My apologies for missing two days. I had the opportunity to go to the Landesmuseum in Stuttgart, and other things sort of fell away. Here is a ginger sauce for roast capon:
Item a ginger sauce (to serve) under roast capons
Item, take a good wine and the crumb of a bread roll (semell), put it on the fire and let it boil. When it has boiled, pass it through a sieve as thickly (strongly? auf das dykist) as possible and then let it reduce by half. Then spice it with ginger and a little pepper, also a little saffron and honey, so that it becomes very sweet and also becomes very r?k (?). Then pour it onto a serving dish and place the roast capons on it.
Bread-thickened sauces like that are commonplace in German medieval cuisine. This one is interesting for the serving instructions – the meat is placed on the sauce, not the sauce poured over the meat. That means it is potentially quite thick, which a 50% reduction of a thickened base could easily become.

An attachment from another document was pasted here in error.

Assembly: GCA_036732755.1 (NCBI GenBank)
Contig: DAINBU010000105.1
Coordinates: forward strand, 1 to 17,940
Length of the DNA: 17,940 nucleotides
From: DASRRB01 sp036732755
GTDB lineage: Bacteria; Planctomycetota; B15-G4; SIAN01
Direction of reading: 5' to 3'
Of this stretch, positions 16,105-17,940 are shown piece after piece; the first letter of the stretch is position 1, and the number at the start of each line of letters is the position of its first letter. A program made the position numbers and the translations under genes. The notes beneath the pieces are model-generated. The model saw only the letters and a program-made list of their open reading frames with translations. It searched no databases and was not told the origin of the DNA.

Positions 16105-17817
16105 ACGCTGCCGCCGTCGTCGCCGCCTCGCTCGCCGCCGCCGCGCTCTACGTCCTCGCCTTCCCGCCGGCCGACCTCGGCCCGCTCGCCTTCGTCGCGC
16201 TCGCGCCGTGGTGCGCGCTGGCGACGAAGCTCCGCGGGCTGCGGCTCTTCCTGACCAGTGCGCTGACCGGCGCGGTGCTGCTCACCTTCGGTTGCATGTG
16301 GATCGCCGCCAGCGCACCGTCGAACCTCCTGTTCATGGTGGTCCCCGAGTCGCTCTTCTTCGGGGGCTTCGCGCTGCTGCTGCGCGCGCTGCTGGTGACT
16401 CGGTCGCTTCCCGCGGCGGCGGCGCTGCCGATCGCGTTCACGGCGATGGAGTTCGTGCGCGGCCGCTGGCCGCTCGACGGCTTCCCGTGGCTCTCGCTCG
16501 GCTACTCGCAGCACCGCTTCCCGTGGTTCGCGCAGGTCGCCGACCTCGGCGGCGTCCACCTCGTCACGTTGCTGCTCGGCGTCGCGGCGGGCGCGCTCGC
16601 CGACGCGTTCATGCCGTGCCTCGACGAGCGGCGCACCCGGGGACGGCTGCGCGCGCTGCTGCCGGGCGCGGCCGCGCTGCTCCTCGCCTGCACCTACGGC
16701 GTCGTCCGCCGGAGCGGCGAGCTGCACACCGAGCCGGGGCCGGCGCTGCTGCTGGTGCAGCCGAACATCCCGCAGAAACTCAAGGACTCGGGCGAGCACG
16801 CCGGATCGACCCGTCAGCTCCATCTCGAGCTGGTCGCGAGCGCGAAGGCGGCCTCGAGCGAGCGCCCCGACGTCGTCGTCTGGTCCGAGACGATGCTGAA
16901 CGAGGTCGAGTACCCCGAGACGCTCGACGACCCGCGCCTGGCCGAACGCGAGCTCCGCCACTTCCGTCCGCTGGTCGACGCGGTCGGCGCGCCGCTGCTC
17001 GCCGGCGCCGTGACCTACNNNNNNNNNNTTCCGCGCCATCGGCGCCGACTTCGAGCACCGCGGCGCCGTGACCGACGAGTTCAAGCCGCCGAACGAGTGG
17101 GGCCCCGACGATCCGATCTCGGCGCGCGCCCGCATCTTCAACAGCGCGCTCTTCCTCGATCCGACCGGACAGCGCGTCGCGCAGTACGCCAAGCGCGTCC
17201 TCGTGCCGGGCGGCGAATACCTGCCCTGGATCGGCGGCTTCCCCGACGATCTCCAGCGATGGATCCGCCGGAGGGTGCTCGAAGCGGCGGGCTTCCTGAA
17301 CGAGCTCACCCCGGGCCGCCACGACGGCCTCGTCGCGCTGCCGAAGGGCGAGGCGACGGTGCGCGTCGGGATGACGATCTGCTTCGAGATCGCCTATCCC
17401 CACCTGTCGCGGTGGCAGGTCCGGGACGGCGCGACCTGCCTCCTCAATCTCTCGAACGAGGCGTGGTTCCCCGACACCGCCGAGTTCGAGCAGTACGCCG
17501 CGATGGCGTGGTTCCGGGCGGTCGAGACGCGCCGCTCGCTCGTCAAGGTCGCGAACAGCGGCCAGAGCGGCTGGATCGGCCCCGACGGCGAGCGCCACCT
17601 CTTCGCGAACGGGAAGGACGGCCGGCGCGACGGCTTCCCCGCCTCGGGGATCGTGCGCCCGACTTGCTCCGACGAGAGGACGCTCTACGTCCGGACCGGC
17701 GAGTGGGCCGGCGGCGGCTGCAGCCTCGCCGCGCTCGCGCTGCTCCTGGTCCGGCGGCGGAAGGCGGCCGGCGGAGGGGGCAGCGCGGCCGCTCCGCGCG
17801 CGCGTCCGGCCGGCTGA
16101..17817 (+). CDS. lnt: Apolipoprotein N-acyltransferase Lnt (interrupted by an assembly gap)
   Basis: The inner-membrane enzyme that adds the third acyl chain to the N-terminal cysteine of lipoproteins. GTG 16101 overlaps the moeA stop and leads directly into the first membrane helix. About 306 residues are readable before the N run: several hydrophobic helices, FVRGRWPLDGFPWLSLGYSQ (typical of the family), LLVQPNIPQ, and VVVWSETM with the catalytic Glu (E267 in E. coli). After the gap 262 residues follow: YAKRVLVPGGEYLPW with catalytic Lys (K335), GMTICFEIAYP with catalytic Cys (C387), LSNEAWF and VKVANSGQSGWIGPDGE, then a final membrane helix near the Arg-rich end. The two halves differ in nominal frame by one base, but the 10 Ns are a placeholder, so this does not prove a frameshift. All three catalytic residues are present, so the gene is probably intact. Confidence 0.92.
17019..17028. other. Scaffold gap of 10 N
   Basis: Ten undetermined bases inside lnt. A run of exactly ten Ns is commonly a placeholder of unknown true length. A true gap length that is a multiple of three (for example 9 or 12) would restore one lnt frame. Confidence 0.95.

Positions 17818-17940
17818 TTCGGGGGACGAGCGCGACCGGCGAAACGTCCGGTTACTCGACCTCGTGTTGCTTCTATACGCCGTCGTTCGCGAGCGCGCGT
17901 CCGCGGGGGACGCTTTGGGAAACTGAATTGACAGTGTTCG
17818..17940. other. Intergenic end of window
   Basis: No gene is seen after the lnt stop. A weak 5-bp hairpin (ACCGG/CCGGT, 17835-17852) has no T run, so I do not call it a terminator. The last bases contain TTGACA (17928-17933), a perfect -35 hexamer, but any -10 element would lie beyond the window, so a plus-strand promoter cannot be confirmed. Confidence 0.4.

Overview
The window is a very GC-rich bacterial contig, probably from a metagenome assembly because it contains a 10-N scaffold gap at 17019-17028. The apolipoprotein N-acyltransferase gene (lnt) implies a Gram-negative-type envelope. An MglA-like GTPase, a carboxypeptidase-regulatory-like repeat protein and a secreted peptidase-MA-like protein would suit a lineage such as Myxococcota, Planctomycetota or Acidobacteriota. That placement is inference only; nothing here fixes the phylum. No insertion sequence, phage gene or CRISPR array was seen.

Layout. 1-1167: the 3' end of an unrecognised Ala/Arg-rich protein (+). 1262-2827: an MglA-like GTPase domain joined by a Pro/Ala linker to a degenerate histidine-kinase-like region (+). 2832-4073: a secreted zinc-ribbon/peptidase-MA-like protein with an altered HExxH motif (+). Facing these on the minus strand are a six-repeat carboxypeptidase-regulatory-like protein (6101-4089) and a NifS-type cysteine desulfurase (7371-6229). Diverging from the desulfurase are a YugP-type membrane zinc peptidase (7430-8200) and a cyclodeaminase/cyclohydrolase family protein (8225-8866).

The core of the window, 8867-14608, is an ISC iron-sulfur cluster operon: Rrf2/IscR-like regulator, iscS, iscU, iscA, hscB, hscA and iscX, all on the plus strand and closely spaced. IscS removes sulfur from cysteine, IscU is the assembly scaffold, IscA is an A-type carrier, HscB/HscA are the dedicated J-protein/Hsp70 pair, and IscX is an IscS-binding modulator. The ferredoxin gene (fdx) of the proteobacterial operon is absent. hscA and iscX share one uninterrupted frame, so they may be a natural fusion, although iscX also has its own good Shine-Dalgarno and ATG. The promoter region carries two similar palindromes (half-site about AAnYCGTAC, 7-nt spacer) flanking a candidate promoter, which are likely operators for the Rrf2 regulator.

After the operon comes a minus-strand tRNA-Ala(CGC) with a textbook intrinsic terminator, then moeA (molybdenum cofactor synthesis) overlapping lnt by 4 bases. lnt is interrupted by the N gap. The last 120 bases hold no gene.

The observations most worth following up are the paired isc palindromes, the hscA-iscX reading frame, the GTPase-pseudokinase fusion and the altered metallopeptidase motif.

The mystery word r?k looks like an adjective, and may turn out a dialectal variant of resch/rösch which in this context would be roughly ‘spicy’.
Cgm 349b is a manuscript in the collection of the Bayerische Staatsbibliothek München containing a collection of astronomical-astrological and medical texts. It is written on paper and dated on internal evidence to the second half of the fifteenth century. On the last page, a short recipe collection is appended. These recipes were first published and translated into modern German by Trude Ehlert in Ehlert, T. (ed & trsl): Münchner Kochbuchhandschriften aus dem 15. Jahrhundert, Tupperware Deutschland, Frankfurt 1999 on pp. 99-110. I am translating them as I go along. So far, they do not look very unusual.